Yale Divinity School shield.
One of the odder aspects of institutional Christianity is the fact so many LGBTQ people continue, against the odds, to experience a calling to practice, even proclaim, their faith within its rickety framework.
So I was interested in this recent submission to the It Gets Better Project by lesbian and gay students at Yale Divinity School, most preparing themselves for public ministry.
The Divinity School, founded in 1701 to train Congregational clergymen, is a part of Yale University. Still a training ground for clergy, its approach now is ecumenical and all are welcome. The Episcopal Berkeley Divinity School, also a part of Yale, is affiliated.
The faithful voices of LGBT people often are muted, primarily I think because so many have been driven out and haven’t found a way home, so it’s good to hear them here.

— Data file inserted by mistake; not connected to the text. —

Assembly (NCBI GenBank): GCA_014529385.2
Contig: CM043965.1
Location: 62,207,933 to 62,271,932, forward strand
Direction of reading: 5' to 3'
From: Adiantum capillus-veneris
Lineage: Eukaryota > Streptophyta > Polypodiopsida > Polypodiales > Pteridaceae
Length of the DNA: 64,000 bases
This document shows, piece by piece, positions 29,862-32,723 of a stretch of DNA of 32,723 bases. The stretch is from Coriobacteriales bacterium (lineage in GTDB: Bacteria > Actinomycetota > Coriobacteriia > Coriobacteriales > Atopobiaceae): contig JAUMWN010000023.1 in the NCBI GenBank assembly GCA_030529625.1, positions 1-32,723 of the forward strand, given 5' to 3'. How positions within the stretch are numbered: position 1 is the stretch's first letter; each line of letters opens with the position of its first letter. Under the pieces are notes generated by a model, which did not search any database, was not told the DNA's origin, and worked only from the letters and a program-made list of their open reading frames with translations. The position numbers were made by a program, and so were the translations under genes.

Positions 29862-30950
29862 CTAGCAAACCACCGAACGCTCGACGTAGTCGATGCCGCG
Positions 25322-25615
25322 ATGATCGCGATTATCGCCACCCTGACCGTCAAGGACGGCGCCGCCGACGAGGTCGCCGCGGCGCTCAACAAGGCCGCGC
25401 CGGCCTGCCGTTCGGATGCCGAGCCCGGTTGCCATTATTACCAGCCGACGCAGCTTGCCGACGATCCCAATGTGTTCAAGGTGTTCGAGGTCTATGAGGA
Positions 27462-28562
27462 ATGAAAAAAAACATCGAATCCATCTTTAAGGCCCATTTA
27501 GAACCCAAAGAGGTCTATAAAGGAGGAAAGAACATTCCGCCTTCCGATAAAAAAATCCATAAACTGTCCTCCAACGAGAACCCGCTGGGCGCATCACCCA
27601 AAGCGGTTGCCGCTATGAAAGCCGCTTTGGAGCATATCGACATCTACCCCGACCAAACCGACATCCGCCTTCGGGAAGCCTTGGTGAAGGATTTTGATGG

And it’s also good for LGBTQ young people, toward whom It Gets Better messages are directed, to be able to listen.
The church traditionally has been, and remains among conservatives and self-styled “fundamentalists,” a place of spiritual death, even physical death. But it has gotten better.
I was struck by the young United Church of Christ pastoral candidate who said, “The day that I got kicked out of church was the best thing that ever happened to me.” Many would say “amen” to that.
Those driven out, or who have merely fled, need to know that places at the table are set elsewhere, that lights have been turned on and that doors are open.
Our old friends include the Metropolitan Community Church, the Unitarian Universalsts and the United Church of Christ; newer friends, the Episcopal Church, the Evangelical Lutheran Church in America and the Presbyterian Church USA.
The mystery of faith is not the nature of the Trinity, nor is it expressed in absurd and pointless speculation about who is going to heaven and who isn’t or who should be loved in what manner. The mystery is in the compelling and continuing nature of the call.